Note: does not work on resize, but that can be fixed when you move it into a function that is called on window resize.

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1  
I'd just use a class name like 'first-item' or something, instead of having to style each row individually. –  Seer Mar 25 '13 at 14:13
1  
Good point, I'll edit my example –  Justus Romijn Mar 25 '13 at 14:14

One thing you can try, is the nth-child() selector. But you may have to change how you approach this situation.

For example, let's say you wanted this so you could have a gap between all of the elements, apart from at the beginning and the end of each row, even when flowing onto new lines, you could do something like this:

HTML:

<div class="container">
    <div class="item">1</div>
    <div class="item">2</div>
    <div class="item">3</div>
    <div class="item">4</div>
    <div class="item">5</div>
    <div class="item">6</div>
</div>

CSS:

.container {
    border: 1px solid red;
    width: 810px;
}

.container > .item {
    border: 1px solid blue;
    display: inline-block;
    margin-right: 10px;
    width: 190px;
}

.container > .item:nth-child(4n) {
    margin-right: 0;
}

With this, you could have something like:

----------------------------------
|  1  |  |  2  |  |  3  |  |  4  |
----------------------------------
|  5  |  |  6  |
----------------------------------

Notice the gap between the child elements. You can of course use this method to apply other styles too, i.e. borders only inbetween 2 divs.

I hope this helps :)

Fiddle:

http://jsfiddle.net/p6rn9/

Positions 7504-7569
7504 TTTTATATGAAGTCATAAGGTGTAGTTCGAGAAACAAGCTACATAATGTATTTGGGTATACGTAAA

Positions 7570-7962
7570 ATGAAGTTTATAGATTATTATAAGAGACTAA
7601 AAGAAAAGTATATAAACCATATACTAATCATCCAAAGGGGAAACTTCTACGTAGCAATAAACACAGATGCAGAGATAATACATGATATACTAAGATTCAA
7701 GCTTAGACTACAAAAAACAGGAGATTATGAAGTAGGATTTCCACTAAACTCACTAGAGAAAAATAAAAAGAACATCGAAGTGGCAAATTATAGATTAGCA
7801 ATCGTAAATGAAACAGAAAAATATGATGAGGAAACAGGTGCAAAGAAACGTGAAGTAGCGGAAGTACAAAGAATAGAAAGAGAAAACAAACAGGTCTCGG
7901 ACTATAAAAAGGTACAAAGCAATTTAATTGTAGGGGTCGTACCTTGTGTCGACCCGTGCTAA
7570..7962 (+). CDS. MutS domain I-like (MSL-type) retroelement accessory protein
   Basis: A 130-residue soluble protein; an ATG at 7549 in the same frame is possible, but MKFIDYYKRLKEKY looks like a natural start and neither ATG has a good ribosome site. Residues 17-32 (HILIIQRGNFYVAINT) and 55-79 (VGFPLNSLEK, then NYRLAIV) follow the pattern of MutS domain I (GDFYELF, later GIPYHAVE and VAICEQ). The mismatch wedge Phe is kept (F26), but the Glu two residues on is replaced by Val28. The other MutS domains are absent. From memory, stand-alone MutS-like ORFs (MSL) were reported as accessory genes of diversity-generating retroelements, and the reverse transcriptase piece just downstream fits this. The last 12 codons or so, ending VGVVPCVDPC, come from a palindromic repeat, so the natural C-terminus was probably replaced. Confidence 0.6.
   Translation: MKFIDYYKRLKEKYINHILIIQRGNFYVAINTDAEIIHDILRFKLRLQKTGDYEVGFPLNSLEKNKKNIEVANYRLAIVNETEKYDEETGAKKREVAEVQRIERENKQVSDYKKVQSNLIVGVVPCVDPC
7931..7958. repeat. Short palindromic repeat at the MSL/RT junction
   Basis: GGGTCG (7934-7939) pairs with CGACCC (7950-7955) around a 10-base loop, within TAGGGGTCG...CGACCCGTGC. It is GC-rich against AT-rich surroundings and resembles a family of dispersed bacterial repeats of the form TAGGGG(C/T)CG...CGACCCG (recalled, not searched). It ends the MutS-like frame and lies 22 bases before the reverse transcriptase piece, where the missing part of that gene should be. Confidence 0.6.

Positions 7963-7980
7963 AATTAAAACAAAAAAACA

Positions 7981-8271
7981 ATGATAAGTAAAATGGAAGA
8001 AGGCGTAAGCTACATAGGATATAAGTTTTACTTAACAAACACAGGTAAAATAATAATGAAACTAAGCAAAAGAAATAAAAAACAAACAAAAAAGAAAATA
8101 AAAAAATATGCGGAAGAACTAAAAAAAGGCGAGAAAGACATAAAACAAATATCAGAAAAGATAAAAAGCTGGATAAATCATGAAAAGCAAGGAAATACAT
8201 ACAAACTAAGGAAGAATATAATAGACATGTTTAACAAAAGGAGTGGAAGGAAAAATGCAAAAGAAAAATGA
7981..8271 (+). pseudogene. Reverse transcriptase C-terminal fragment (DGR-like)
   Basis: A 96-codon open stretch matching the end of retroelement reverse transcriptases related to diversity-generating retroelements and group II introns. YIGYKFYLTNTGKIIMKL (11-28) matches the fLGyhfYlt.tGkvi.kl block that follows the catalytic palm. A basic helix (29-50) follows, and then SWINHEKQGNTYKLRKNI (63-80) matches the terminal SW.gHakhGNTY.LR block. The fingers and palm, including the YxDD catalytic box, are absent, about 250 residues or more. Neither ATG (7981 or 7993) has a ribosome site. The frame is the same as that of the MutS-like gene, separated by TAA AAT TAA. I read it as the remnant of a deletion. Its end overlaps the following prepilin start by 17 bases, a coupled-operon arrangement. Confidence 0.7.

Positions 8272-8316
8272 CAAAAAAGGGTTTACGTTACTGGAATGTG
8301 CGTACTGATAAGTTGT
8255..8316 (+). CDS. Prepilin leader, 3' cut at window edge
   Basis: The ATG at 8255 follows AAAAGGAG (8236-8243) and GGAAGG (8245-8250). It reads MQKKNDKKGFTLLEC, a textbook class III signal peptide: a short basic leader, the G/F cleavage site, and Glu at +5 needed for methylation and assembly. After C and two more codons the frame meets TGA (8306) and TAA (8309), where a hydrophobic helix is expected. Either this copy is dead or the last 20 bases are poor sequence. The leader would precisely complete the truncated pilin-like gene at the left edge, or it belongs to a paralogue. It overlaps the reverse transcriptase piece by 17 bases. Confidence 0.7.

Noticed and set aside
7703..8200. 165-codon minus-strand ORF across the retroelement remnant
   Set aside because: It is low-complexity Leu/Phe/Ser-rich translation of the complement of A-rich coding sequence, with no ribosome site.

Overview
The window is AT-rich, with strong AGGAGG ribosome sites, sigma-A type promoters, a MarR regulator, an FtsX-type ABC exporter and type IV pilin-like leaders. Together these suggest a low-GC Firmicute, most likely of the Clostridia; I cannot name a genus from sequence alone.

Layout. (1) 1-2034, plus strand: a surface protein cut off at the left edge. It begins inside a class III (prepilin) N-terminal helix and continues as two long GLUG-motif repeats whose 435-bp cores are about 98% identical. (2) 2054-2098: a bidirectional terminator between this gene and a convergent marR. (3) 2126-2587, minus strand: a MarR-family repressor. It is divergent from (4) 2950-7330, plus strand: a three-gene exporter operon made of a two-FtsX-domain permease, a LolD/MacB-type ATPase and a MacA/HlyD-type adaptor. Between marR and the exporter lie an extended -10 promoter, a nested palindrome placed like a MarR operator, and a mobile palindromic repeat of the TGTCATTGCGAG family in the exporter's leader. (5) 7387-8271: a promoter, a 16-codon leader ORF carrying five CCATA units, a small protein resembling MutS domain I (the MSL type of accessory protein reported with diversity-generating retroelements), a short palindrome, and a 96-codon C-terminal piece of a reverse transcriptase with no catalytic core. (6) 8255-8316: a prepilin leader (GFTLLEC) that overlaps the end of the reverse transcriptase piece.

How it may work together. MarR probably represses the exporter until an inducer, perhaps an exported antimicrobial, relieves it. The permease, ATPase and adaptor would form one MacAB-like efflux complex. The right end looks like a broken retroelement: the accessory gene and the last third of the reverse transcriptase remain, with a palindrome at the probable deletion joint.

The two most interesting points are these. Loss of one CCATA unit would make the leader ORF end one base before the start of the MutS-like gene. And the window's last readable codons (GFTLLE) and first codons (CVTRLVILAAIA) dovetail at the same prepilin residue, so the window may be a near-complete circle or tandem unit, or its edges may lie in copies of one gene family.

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1  
This does not cover all viewport situations, sometimes there can be 5 items on a row, but on other occassions just 3 or 4. –  Justus Romijn Mar 25 '13 at 13:58
    
Then what you want is impossible with CSS. You will have to use a JS solution. I'm going to update this answer, and post a fiddle, you can try out my solution. It may be clearer that way. –  Seer Mar 25 '13 at 14:06
    
Have a look at the fiddle. Unless what you're saying is that sometimes there will multiple rows of 3, then multiple rows of 4, and sometimes multiple rows of 5 too... –  Seer Mar 25 '13 at 14:08

Maybe it is a little bit late, but I suppose you want to display items whitout the boring margins on the left or right of the line.

If you use the margin-left: 10px or the margin-right: 10px to the element you will have:

+----------+------+----------+------+
| l_margin | col1 | l_margin | col2 |        (with l-margins)
+----------+------+----------+------+

+------+----------+------+----------+
| col1 | r_margin | col2 | r_margin |        (with r-margins)
+------+----------+------+----------+

Like you can see, you have always one margins too much and if you want center it you have some trouble.

For solve it simply add to the parent element a margin-left: -10px or margin-right: -10px with a negative value equals to the margins between your elements.

+------+----------+------+----------+------+
|                   page                   | -r_margin 
+------+----------+------+----------+------+
| col1 | r_margin | col2 | r_margin | col3 | r_margin  
+------+----------+------+----------+------+

The margins remains out of the page, so you can center your rows whitout problems!

jsFiddle Demo